As the internet continues to increase the speed and breadth of
information sharing, the disclosure of information about friends,
colleagues and public figures has become increasingly easy. It
follows that violations of an individual's right to privacy is
also on the rise.
On 14 August 2009, the NSW Law Reform Commission
(Commission) released a report recommending the
introduction of legislation dealing with invasion of an
individual's privacy and providing mechanisms to protect
individuals. This has ramifications for individuals and businesses
in dealing with people's personal information and profile.
Who will be entitled to sue?
If the recommendations are introduced, an individual will be
able to sue any person who invades the privacy that individual
might reasonably be entitled to expect having regard to the public
When determining whether an individual's privacy has been
invaded, the Commission recommends that the following matters be
taken into account.
the nature of the invasion of the privacy
the nature of the conduct and its effect on the health, welfare
and emotional well-being of the individual
the relationship between the individual and the wrongdoer
the extent to which the individual has a public profile.
Introduction of the recommendations may provide the likes of
Kate Ritchie and Sonny Bill Williams with a statutory cause of
action against individuals who distribute details of their private
lives captured on a mobile phone camera. Distributing a sex tape or
disclosing details of an affair could also be caught by the
What defences are available to defendants?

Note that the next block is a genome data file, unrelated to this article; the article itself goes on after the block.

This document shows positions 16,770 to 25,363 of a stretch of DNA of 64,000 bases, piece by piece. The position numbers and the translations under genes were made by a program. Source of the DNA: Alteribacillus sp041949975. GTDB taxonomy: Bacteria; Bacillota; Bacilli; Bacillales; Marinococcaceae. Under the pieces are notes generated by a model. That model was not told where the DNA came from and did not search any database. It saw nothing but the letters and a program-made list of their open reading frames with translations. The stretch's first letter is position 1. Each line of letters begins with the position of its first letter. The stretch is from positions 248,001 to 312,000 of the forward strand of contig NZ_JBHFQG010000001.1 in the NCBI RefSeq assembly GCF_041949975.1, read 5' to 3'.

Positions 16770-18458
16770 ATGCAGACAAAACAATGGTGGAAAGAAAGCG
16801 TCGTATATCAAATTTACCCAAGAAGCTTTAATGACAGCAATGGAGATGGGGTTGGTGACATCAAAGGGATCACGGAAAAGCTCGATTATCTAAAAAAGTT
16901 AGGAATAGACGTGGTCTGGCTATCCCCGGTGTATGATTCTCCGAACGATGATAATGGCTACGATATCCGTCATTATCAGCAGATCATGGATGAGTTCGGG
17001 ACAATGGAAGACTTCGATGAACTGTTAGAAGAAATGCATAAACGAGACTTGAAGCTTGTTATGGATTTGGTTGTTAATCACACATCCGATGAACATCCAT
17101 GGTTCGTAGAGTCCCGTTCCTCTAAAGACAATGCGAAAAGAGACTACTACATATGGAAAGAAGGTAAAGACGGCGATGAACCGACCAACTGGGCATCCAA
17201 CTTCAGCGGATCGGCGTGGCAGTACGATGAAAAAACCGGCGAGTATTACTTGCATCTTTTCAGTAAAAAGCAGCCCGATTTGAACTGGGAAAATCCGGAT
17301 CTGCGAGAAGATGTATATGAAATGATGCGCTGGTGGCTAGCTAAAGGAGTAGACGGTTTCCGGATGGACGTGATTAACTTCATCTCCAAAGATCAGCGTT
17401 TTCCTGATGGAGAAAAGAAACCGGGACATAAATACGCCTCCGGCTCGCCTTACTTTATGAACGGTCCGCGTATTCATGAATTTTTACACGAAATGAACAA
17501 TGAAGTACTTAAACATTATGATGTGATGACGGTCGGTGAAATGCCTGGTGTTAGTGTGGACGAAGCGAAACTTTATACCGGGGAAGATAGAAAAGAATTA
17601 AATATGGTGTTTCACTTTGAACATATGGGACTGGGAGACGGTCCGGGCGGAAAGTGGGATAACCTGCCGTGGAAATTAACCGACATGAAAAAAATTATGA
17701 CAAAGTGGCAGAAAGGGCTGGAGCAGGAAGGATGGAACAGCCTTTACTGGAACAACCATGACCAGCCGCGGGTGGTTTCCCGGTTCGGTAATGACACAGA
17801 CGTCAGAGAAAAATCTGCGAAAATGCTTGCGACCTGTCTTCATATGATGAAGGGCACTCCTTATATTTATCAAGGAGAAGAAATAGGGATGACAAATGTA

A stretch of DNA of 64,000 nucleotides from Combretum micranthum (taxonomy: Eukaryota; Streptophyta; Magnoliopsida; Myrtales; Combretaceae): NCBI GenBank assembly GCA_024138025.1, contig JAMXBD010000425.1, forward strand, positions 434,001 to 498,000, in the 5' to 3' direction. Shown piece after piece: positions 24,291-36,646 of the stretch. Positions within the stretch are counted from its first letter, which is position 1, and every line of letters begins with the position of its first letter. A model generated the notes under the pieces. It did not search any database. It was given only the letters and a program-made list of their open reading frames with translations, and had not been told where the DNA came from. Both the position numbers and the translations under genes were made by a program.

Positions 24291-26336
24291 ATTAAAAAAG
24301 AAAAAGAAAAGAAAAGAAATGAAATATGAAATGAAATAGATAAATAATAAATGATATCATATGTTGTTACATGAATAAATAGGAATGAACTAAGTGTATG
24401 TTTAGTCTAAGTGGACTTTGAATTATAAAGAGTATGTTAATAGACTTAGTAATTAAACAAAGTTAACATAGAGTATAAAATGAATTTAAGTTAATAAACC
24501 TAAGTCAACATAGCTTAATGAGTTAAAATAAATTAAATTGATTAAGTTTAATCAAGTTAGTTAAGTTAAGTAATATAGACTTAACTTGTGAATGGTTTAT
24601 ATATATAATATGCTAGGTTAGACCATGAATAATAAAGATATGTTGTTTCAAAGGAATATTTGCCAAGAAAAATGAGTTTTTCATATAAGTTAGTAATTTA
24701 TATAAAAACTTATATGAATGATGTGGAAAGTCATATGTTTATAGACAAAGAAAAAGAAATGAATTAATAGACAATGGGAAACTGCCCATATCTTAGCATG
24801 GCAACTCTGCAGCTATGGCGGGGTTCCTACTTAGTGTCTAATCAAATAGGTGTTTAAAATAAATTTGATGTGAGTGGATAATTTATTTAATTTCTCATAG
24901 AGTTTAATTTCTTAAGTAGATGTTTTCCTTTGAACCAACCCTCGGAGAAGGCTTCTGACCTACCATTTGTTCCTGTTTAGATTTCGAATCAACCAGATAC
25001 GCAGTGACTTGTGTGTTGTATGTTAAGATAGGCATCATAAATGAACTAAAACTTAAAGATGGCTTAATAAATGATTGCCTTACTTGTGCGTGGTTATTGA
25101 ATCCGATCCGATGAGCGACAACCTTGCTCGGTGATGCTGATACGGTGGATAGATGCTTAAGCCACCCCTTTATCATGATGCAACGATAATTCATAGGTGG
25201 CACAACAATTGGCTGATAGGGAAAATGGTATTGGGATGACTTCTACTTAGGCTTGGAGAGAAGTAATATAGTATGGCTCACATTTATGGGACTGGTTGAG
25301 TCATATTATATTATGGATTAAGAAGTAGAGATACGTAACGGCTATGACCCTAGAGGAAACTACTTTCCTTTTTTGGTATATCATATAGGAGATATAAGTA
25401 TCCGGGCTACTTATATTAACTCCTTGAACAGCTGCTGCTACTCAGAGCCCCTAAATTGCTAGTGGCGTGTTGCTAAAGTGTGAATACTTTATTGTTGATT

An individual's privacy will not be invaded in the following
where the conduct was authorised by or under a NSW law or
where the conduct was done for the purpose of lawfully
protecting a person or property
where the publication of defamatory material attracts the
defence of absolute privilege or fair report of proceedings of
where the publication of material is made to a person in
circumstances where the publisher had an interest or legal, social
or moral duty to disclose the information.
Examples could include publishing details of an NRL player's
late night activities (unless those activities impact on the
player's ability to perform his job), or unmasking the identity
of illegal music downloaders.
What remedies are available to plaintiffs?
The Commission proposes that the Court be able to order any of
payment of compensation, including compensation of up to
$150,000 for non-economic loss
an order stopping the defendant from engaging in conduct that
would invade the privacy of the plaintiff
delivery up of any documents or other material that were
obtained or made as a result of the invasion of the plaintiff's
The Invasion of Privacy report can be viewed here.
This was an interlocutory decision about the appointment of a tutor for the child appellant, to carry on his proceedings.
Some comments from our readers… “The articles are extremely timely and highly applicable” “I often find critical information not available elsewhere” “As in-house counsel, Mondaq’s service is of great value”
Register for Access and our Free Biweekly Alert for
This service is completely free. Access 250,000 archived articles from 100+ countries and get a personalised email twice a week covering developments (and yes, our lawyers like to think you’ve read our Disclaimer).